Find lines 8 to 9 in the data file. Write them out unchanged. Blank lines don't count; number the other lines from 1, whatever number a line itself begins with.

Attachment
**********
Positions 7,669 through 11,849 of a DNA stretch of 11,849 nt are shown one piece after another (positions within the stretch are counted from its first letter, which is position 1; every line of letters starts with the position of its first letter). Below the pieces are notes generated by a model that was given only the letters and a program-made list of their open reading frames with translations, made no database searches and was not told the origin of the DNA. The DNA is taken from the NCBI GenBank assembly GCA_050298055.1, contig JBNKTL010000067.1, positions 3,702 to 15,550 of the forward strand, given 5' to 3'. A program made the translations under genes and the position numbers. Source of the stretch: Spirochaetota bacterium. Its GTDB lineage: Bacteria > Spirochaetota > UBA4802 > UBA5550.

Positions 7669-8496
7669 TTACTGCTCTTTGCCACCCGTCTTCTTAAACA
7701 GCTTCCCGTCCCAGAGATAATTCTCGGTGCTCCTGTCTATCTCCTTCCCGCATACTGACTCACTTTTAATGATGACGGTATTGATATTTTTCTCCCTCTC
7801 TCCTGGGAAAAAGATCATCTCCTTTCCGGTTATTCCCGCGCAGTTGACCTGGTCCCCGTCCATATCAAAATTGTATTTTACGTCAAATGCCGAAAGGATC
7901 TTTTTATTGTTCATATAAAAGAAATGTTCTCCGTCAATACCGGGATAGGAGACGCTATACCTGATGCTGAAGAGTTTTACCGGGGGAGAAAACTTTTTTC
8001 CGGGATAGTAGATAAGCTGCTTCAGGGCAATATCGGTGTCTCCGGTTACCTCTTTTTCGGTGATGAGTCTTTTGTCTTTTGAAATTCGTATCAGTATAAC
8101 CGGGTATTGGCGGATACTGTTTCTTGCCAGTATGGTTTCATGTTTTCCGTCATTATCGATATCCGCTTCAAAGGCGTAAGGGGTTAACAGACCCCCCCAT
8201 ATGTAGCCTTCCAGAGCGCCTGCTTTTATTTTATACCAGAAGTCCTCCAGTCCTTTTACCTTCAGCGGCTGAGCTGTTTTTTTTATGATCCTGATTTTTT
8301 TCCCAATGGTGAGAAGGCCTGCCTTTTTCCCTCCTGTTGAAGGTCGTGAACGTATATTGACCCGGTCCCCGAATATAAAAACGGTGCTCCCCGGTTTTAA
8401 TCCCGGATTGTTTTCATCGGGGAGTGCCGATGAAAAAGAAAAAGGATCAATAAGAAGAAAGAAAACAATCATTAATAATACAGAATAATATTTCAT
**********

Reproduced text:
8101 CGGGTATTGGCGGATACTGTTTCTTGCCAGTATGGTTTCATGTTTTCCGTCATTATCGATATCCGCTTCAAAGGCGTAAGGGGTTAACAGACCCCCCCAT
8201 ATGTAGCCTTCCAGAGCGCCTGCTTTTATTTTATACCAGAAGTCCTCCAGTCCTTTTACCTTCAGCGGCTGAGCTGTTTTTTTTATGATCCTGATTTTTT